Ode to an Angel Spirit

     In 1839, when Mary and Percy Bysshe Shelley were staying in Italy, they heard the song of a skylark. It was a beautiful summer's eve when they heard it carolling while they were wandering lanes with myrtle hedges--bowers to fireflies, as it was described.
     The poem's beginning is said to cast doubt as to whether it's really a bird, but the poet makes references to it as such. He says to the spirit, that it was never a bird, using the archaic word "wert" as we use were.
     He heard a bird, but whatever was in Shelley's poetic fancy and thought, I've here called to mind an angelic spirit, one tasked to help us, to reach our created and everlasting goal.

     Like the lark that springs up, and quoting Shelley's first lines, I spring from that.

      * * * *

"Hail to thee, Blithe Spirit!
Bird thou never wert..."
Thou "from Heaven, or near it
Fly down to us on

Thou ar
en't of substance corporeal,
Nor singest
thou not like lark,
nor oriole:
But art, a spirit, an angel being
And seest as the angels seeing.

From a lofty, celestial choir,
Fly down to us from
Down to us, here made of dust,
Here upon the earthen crust.

Aid us on this earthly ground,
Where we were human born.
Help us, be heaven bound,
here awaken some
glorious morn!

By the sin of Adam and Eve,
Was heaven shut
ter'd and grace gone;
the Garden they had to leave
At the race's
distant dawn.

They offended the Infinite One:
God the Father, Spirit and Son;
No longer were things
so well,
In disobeying, they fell

Some of what Adam had,
In his gifted nomenclature,
Are lost to us..and it's sad
For we must contend
           with a fallen nature.

O us assist, I thee implore:
Guide us to God and holy grace.
Bar us from that infernal door,
And lead us to our eternal place.

Carry us with thy plumed wing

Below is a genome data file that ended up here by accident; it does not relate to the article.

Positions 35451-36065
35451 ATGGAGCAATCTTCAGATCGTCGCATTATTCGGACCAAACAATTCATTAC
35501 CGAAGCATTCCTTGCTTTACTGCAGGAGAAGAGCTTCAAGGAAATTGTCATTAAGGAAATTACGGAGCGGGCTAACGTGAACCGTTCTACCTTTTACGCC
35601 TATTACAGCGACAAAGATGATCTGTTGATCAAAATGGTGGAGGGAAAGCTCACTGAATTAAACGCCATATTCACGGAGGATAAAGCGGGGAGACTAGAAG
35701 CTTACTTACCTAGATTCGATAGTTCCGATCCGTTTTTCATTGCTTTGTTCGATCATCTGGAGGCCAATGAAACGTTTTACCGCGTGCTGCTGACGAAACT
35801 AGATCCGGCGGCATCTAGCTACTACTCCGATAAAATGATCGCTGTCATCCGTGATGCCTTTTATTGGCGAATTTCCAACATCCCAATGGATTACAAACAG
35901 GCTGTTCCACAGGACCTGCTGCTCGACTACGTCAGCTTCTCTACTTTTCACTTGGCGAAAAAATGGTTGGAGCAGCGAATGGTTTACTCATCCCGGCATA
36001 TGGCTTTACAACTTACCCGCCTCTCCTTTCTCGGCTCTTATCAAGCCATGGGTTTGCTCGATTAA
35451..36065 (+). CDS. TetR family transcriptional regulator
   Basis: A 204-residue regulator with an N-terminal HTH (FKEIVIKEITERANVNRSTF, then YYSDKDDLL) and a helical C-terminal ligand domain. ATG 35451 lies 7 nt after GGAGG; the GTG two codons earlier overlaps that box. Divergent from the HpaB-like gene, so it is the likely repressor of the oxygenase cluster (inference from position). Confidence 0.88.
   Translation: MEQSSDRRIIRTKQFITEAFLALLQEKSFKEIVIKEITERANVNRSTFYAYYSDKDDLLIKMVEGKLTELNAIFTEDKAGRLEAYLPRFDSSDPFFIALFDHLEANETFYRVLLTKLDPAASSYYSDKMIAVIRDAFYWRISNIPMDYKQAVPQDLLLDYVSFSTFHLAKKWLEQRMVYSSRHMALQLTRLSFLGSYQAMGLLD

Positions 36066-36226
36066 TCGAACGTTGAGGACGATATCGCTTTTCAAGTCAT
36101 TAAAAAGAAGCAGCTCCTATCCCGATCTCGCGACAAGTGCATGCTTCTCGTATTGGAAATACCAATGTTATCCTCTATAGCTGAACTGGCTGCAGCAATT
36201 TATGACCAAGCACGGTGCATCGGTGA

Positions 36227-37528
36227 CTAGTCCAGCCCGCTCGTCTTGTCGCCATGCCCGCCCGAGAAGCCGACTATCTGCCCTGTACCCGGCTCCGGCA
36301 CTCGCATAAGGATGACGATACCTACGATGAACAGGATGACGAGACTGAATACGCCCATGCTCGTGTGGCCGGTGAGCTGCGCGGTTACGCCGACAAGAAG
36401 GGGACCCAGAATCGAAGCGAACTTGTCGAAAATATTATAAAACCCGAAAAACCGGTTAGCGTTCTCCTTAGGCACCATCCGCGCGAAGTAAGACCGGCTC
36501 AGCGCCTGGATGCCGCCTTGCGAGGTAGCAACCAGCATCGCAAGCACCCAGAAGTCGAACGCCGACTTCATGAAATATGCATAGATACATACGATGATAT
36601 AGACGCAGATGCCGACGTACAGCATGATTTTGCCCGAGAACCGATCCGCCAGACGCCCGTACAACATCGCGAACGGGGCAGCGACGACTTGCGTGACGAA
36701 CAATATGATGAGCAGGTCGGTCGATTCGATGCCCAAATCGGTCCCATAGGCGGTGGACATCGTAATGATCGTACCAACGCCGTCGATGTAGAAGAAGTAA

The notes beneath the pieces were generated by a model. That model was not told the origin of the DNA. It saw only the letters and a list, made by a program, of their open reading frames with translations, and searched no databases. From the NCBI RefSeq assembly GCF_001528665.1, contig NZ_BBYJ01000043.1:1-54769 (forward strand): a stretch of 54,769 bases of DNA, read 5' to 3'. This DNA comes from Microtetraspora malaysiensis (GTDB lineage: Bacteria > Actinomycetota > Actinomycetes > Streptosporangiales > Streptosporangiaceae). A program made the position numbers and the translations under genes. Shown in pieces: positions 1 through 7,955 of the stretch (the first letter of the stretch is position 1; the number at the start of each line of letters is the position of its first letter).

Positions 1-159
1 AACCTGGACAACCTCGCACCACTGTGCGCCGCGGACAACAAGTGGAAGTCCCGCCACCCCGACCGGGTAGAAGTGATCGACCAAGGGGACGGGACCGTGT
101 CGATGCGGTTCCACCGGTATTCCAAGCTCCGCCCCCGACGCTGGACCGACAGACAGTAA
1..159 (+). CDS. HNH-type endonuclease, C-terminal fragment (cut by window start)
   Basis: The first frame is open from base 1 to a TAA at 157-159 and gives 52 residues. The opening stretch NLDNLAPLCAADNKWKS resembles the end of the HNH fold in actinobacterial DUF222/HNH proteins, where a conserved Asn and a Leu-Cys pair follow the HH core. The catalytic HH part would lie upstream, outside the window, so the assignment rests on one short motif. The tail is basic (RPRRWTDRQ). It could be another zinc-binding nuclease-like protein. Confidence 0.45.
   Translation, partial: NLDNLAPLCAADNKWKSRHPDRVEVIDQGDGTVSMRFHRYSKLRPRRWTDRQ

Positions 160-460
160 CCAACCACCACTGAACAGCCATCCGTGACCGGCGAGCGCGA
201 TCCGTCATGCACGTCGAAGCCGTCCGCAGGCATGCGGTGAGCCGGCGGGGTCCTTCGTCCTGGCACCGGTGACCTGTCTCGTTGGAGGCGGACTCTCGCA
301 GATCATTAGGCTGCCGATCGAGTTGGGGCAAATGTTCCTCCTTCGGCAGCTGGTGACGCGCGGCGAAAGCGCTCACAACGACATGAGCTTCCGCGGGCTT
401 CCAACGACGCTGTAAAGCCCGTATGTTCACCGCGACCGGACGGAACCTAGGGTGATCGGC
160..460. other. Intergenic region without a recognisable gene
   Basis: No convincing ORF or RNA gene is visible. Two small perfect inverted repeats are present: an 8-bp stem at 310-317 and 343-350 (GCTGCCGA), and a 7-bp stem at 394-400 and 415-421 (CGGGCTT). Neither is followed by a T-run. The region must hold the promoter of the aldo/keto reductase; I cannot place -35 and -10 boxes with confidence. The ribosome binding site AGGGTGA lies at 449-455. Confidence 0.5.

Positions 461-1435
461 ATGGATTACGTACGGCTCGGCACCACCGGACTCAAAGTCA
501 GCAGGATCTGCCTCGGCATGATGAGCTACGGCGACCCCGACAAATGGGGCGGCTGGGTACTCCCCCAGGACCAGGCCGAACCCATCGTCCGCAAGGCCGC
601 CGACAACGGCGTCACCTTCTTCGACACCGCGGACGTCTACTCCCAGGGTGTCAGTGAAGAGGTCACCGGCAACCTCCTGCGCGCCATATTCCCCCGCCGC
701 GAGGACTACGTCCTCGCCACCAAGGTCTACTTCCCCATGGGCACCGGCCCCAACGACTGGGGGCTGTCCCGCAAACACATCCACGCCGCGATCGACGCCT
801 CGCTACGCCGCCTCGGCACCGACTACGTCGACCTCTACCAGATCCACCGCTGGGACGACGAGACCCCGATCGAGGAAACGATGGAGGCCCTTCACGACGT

Beyond the earthly mire,
To where t
hy kind do sing,
Beyond the moon and stars of fire.

 --John Riedell, with thanks to Percy Bysshe Shelley.

Quoted here is a portion of Shelley's poetic work. I've set in blue
, words and lines I like:

Ode to a Skylark
By Percy Bysshe Shelley

Hail to thee, blithe Spirit!
Bird thou never wert,
That from Heaven, or near it,
Pourest thy full heart
In profuse strains of unpremeditated art

Higher still and higher
From the earth thou springest

Like a cloud of fire;
The blue deep thou wingest,
And singing still dost soar, and soaring ever singest. (I like this reversal)

In the golden lightning
Of the sunken sun,
O'er which clouds are bright'ning,
Thou dost float and run;
Like an unbodied joy whose race is just begun.

The pale purple even
Melts around thy flight;
Like a star of Heaven,
Thou art unseen, but yet I hear thy shrill delight

Keen as are the arrows
Of that silver sphere,
Whose intense lamp narrows
In the white dawn clear
Until we hardly see, we feel that it is there.

All the earth and air
With thy voice is loud,
As, when night is bare,
From one lonely cloud
The moon rains out her beams, and Heaven is overflow'd.

What thou art we know not;
What is most like thee?
From rainbow clouds there flow not
Drops so bright to see
As from thy presence showers
a rain of melody.

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